The Arete Guazu is one of the most important celebrations of the year for the Guaram indigenous community. The festival, traditionally held over the course of three days, is all about celebrating the community spirit. People who have emigrated for work return in droves to rejoice with the community and honor those members who have passed away. The unbreakable bond with the community’s ancestors is emphasized throughout the Arete Guazu through a variety of rituals and traditions.
The first two days of the Arete Guazu consist largely of dance circles. A group of musicians playing drums and flutes provide a slow and steady beat while people hold hands and shuffle fairly slowly in circles, changing directions when the drumbeats reach a crescendo. As they dance, people focus on the memories of their deceased loved ones; many are moved to tears. When the musicians take a break, the crowds disperse to the shade of nearby trees and buildings to chat with each other and drink. The beverages of choice are homemade chicha, made from fermented fruit, and beer (less traditional but more easily obtained). Rain is considered to be a special blessing from God, and even if there is thunder and lightning dancing continues unabated. The atmosphere is festive, relaxed, and charged with emotion.
Costumes are yet another way that people connect with their ancestors during the festival. Men and young boys don costumes and channel the spirit of their ancestors, sometimes going as far as adopting altered mannerisms. Despite the heat, they wear long pants, long sleeved shirts and sweaters, close-toed shoes, gloves, masks, and even sunglasses over the masks. All of the clothing is painted and embellished with bright fabric scraps cut into fringes. A mask made of palo borracho might symbolize a grandfather dedicated to agriculture, while one with feathers could represent a hunter. Some people take a less traditional route using rubber Halloween masks. A select group of young men dresses in white pants, long-sleeve white shirts, and long pointy white hats with ribbons flowing from the tops. In an interesting mix of tradition and modernity, the outfits are painted from top to bottom with all manner of figures from skulls, ying yangs, to anarchy symbols and even Metallica logos.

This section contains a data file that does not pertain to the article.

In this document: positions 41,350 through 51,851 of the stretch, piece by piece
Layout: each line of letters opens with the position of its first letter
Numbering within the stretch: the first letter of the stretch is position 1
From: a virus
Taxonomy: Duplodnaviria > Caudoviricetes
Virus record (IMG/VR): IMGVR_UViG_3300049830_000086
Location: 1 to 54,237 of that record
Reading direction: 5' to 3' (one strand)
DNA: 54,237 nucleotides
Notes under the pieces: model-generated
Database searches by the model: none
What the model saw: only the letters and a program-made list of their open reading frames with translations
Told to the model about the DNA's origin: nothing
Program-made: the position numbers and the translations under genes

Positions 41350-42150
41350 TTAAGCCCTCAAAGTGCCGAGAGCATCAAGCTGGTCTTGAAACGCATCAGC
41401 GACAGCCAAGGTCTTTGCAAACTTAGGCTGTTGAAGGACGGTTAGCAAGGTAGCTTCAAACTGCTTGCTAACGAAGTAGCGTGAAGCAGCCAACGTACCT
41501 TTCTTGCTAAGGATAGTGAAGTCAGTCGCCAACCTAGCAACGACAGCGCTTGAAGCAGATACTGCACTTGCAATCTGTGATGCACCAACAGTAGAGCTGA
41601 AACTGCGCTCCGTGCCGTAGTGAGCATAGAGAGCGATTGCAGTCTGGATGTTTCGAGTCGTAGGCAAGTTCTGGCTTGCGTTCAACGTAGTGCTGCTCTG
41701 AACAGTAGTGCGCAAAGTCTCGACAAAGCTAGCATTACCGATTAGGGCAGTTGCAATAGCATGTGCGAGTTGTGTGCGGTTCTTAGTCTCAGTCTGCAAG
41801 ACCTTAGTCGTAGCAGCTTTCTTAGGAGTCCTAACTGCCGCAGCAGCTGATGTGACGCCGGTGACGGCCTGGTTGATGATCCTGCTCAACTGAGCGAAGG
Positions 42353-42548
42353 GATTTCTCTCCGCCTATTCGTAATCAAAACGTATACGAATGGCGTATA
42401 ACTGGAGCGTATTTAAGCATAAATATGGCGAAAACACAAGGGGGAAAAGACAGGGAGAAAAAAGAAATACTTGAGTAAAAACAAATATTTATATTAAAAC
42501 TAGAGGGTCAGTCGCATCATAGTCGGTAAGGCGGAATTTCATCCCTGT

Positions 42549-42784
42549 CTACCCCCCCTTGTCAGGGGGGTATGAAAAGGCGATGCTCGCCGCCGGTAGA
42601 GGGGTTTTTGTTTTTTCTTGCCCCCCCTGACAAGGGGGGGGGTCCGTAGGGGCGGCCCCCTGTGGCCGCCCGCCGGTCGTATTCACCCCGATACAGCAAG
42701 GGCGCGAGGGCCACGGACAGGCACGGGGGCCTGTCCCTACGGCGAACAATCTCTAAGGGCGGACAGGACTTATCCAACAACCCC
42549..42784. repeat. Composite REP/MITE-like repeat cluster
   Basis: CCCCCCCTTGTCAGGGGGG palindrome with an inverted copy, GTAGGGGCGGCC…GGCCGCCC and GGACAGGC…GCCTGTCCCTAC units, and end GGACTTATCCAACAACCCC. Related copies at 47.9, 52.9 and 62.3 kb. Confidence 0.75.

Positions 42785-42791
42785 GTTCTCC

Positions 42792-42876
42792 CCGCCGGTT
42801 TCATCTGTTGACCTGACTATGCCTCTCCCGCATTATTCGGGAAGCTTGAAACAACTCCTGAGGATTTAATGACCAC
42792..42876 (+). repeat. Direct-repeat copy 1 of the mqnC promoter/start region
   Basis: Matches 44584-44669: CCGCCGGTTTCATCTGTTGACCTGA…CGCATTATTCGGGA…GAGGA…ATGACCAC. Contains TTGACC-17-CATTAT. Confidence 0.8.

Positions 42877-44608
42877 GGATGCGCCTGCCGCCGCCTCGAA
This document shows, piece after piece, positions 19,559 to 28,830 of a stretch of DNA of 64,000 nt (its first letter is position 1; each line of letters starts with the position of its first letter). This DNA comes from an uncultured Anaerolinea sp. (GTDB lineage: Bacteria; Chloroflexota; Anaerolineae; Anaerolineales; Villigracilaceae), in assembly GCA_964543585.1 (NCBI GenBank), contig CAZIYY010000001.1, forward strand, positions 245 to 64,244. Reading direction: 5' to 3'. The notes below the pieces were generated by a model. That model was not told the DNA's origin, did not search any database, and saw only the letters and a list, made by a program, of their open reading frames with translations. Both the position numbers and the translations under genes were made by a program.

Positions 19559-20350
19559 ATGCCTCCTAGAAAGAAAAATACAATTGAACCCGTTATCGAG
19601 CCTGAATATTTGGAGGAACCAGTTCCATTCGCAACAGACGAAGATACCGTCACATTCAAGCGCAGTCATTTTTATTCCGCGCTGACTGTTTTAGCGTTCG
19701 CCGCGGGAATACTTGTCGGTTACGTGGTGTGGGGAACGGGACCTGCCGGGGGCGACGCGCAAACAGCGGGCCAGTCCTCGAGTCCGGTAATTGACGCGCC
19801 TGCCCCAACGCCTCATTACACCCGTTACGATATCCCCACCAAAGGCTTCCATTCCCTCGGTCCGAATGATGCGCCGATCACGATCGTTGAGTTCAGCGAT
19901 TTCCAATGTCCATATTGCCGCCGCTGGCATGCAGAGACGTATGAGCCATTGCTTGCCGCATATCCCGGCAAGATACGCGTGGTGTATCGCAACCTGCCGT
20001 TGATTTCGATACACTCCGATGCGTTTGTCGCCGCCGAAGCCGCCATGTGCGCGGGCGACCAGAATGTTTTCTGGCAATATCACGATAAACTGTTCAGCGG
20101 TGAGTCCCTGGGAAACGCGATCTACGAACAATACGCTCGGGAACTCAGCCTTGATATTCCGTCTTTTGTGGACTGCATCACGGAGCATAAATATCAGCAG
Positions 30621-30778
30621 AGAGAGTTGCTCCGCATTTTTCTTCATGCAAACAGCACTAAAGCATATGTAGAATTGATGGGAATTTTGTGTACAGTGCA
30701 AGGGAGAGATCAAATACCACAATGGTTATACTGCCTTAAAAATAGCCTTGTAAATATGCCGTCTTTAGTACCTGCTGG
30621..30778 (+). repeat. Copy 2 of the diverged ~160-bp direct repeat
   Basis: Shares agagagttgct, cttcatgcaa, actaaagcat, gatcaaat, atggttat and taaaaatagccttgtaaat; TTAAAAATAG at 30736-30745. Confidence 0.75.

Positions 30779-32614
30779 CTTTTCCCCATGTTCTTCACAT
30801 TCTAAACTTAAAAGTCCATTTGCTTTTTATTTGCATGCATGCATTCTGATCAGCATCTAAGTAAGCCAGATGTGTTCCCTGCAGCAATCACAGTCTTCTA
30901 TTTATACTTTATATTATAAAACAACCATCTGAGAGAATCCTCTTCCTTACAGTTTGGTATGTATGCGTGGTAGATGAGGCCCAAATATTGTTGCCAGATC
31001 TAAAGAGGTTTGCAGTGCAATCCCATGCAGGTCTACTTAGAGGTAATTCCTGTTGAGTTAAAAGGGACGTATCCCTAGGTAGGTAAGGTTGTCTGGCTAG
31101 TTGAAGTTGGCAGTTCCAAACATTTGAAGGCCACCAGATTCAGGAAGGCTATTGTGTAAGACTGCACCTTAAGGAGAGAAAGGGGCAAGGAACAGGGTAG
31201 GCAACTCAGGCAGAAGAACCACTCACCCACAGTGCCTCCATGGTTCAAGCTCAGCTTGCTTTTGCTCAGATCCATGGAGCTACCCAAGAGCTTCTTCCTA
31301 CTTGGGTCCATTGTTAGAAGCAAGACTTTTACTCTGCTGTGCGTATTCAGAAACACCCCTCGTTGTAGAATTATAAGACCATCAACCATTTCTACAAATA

The third day of the Arete Guazu is the most action packed. It is on this day that a group of men known as the kure (meaning pig in Guarani) emerge. Covered in mud from head to toe, these pigs run through the crowds leaving in their wake a trail of laughing, muddy victims. The kure especially like to target female festival goers, taking great delight in dumping mud on their heads. Older women may fight back by trying to pull down the kure’s shorts. Later in the day the toro-toro takes place. A mock battle in the mud between men acting as a bull and a jaguar, this is said to symbolize the struggle between European colonists and the Guarani Throughout the day the music and dancing continues. The Arete Guazu comes to a close with a visit to the cemetery, the most literal form of honoring the community’s ancestors. It is here that costumes are removed and discarded, thus allowing the ancestors to return to the spirit world.
Crossing into Bolivia
Yacyreta (Tel: 021 551 725), Stel Turismo (Tel: 021 551 647), Rio Paraguay (Tel: 021 555 958), and Pycasu (Tel: 021 551 735) have buses that run between Asuncion and Santa Cruz, Bolivia. The long, dusty ride takes between twenty-two and twenty-four hours and costs about US $50.
Unfortunately, the ticket price is often the same whether you board the bus in Asuncion or catch it Mariscal Estigarribia. It is a good idea to bring your own water and snacks. All buses make an obligatory stop at Mariscal Estigarribia’s well-lit 24 hour customs (aduana) checkpoint. While the bus is waiting at customs, passengers must visit the immigration office to be stamped into or out of Paraguay.
Those wishing to board the bus in Mariscal Estigarribia should note most buses from Asuncion arrive at the check point between 2am and 4am Tickets to Santa Cruz, Bolivia can be purchased directly from the bus drivers, however to be safe, it is better to purchase them beforehand. The simplest way to handle this is to book your ticket through the Yacyreta office at the Hotel La Laguna as they can also arrange for the bus to pick you up at the hotel which makes for a more comfortable wait (see Hotel La Laguna under Lodging in this section). Whether you are boarding the bus at the customs check point or the Hotel La Laguna be sure to pass through Immigration beforehand.
After passing through immigration controls in Mariscal Estigarribia, continue north on the Trans Chaco Highway approximately 110 kilometers until the crossroads with Picada 108 (should you need extra fuel you can continue ten kilometers past Mariscal Estigarribia to La Patria where there is a gas station). Here take a left and follow the road another 110 kilometers to the small town of Mayor Infante Rivarola. Continue another five kilometers or so to the border with Bolivia.
Whether you are continuing to Bolivia by bus or private vehicle you must be officially stamped out at the immigration office in Mariscal Estigarribia. There are no immigration agents at the border itself (230 kilometers away in Mayor Infante Rivarola). From the main road the small immigration office is slightly to the right of the customs building. If it appears closed you might have to bang on the door loudly – there is a back room immigration officials stay in during downtime. Tel: 0494 247 315), At the entrance to town on the right-hand side if coming from Asuncion, open 24 hours a day